Silicon: a material with a future

120 crystal-growing machines, also known as pullers, for the manufacture of silicon wafers will be installed in Alzenau. These will supply a total of four production lines. The path from a wafer to a solar cell is technically exacting. The high-purity wafer material, positively doped with boron, is coated on one side with phosphorous atoms. After the coating diffuses into the material, a negative doped layer and the pn-junction (the area between conducting sides of a semiconductor, in which the p-side contains acceptor atoms and the n-side donor atoms) are produced. Metallic circuits for current derivation are then mounted. Using a method called PECVD (Plasma Enhanced Chemical Vapor Deposition), an anti-reflection coating is applied in a final step. This gives the cells their typical blue color and increases their efficiency.

Some 90 percent of all the modules that were sold in 2000 are based on crystalline silicon, which is known as c-Si. Forty percent of the wafers are made of monocrystalline material, which is obtained by the Czochralski process. This method of growing crystal from a molten bath is currently used to produce some 80 percent of semiconductor silicon and is named after the Polish-born Professor Jan Czochralski, who developed the process in 1918 for the “Metallgesellschaft” in Frankfurt am Main. The other 60 percent of wafers are made of multicrystalline silicon, which is produced by casting or ribbon/sheet growth methods. The so-called EFG process, which is only used by RWE SCHOTT Solar, belongs in this category.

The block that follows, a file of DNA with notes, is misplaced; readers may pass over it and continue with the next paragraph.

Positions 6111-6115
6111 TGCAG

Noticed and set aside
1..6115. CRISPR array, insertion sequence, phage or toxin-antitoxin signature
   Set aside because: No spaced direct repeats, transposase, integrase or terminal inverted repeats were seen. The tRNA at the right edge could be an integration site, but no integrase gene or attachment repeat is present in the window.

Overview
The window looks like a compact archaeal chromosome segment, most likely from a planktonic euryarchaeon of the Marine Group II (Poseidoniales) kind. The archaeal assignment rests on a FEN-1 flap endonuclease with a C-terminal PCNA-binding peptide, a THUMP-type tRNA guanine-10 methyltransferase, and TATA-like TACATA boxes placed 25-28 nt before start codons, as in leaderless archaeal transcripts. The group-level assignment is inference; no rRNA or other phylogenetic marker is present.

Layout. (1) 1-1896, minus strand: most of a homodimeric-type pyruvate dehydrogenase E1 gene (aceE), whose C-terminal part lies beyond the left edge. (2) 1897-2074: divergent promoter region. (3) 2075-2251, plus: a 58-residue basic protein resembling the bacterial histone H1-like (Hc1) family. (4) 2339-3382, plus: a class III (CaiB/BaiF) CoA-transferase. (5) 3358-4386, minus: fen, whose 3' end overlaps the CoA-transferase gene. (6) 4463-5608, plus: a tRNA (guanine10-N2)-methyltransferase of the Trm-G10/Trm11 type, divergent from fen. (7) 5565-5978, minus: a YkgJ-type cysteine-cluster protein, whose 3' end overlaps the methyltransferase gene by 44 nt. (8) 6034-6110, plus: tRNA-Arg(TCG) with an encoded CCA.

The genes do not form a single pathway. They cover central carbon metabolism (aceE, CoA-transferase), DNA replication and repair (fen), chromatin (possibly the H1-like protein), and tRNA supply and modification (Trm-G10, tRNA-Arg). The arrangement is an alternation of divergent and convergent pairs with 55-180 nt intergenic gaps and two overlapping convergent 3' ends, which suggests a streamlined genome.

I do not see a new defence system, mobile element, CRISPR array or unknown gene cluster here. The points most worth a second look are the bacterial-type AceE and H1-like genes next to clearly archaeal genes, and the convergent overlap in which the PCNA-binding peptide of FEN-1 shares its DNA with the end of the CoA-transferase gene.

The semiconductor material silicon still plays a leading role in thin-layer technologies, which both SCHOTT and RWE already used before the joint venture. This is particularly true for amorphous silicon (ASI) passivated with hydrogen. Other technologies have been developed around the world, such as copper-indium-gallium-diselenide (CIGS) and cadmium-telluride (CdTe).